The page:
The sight of an Eruv, plastic strips placed on utility poles to mark areas where observant Jews are allowed to carry things on the Shabbat, will not force religion on Hampton residents, or so was the spirit of the ruling by the 2nd Circuit U.S. Court of Appeals in New York, as reported by the Forward.
The case has been going on for some time, and was food for Jon Stewart’s satire on the Daily Show in 2011. In 2008, Jewish People for the Betterment of Westhampton Beach brought a case against the East End Eruv association, Verizon and the Long Island Lighting Company (whose utility poles the plastic strips were stuck onto) that the eruv was a violation of church and state, and was infringing on the rights of non-Shabbos observant Hamptons dwellers. Six years later, three judges decided that the eruv was kosher, at least legally, and in a statement wrote, “No reasonable observer who notices the strips on the LIPA utility poles would draw the conclusion that the state actor is thereby endorsing religion.”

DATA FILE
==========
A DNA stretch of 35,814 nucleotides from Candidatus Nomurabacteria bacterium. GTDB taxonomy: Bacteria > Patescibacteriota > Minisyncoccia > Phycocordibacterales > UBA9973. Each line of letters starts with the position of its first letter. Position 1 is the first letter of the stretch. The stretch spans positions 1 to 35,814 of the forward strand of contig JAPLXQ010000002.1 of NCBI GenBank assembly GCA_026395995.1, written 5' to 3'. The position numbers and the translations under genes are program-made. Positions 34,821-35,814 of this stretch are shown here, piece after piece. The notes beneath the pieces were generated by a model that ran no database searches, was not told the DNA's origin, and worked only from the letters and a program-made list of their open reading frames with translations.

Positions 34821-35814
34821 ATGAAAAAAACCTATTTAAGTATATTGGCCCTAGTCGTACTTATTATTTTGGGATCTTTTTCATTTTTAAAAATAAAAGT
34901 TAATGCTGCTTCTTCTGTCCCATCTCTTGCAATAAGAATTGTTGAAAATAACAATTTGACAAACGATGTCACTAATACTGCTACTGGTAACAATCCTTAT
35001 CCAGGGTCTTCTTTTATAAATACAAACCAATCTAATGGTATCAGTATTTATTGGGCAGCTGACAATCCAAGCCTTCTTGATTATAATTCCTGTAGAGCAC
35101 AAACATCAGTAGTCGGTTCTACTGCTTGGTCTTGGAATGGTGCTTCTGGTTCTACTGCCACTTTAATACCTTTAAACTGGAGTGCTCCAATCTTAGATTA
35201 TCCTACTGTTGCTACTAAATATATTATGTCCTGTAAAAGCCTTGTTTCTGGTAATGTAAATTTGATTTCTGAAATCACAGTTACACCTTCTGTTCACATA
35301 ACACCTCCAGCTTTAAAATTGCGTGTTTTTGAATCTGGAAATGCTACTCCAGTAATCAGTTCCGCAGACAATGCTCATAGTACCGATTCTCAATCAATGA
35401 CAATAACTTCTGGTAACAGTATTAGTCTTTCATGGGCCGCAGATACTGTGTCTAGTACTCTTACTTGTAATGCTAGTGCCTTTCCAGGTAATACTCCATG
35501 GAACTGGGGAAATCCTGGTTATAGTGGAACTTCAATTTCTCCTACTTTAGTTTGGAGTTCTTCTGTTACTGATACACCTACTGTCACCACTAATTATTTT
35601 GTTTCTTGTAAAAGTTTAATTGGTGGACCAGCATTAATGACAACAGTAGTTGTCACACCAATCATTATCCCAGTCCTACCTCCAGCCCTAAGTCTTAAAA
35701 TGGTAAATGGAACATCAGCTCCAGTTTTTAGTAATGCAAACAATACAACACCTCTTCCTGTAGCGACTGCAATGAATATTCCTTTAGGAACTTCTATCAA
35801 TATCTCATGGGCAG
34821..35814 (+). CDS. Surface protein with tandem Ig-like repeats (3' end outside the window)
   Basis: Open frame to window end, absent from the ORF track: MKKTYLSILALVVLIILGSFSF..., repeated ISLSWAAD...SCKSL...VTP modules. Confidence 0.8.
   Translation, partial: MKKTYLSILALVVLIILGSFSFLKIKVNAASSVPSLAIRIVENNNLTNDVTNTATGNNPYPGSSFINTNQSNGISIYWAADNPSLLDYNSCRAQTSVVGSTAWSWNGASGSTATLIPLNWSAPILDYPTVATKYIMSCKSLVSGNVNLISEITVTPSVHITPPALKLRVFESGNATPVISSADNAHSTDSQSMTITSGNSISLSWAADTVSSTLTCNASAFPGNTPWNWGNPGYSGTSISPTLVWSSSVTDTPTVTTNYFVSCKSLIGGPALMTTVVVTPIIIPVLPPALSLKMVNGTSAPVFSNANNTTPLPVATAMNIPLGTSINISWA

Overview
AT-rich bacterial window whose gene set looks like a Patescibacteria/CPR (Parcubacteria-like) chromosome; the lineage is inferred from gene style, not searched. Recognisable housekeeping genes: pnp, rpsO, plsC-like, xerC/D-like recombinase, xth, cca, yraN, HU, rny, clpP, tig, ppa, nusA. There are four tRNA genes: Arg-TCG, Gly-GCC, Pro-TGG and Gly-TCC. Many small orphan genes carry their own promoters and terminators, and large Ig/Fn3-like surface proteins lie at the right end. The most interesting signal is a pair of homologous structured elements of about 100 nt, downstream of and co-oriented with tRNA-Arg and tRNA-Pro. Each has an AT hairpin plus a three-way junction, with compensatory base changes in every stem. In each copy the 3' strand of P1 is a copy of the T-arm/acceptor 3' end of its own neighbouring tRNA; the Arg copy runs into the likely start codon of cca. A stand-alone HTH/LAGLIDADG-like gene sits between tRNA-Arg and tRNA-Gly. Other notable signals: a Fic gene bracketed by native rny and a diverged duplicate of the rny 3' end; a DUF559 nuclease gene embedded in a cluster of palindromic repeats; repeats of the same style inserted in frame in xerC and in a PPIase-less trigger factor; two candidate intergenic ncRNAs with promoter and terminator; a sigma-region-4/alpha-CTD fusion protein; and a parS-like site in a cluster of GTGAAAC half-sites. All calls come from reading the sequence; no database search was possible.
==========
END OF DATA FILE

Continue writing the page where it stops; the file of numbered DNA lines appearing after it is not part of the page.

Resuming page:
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So until a new religion develops that forces those who walk past plastic strips on a utility pole to bow down down worship or face dire consequences, no one’s rights are being compromised by an eruv, at least according to the 2nd Circuit U.S. Court of appeals.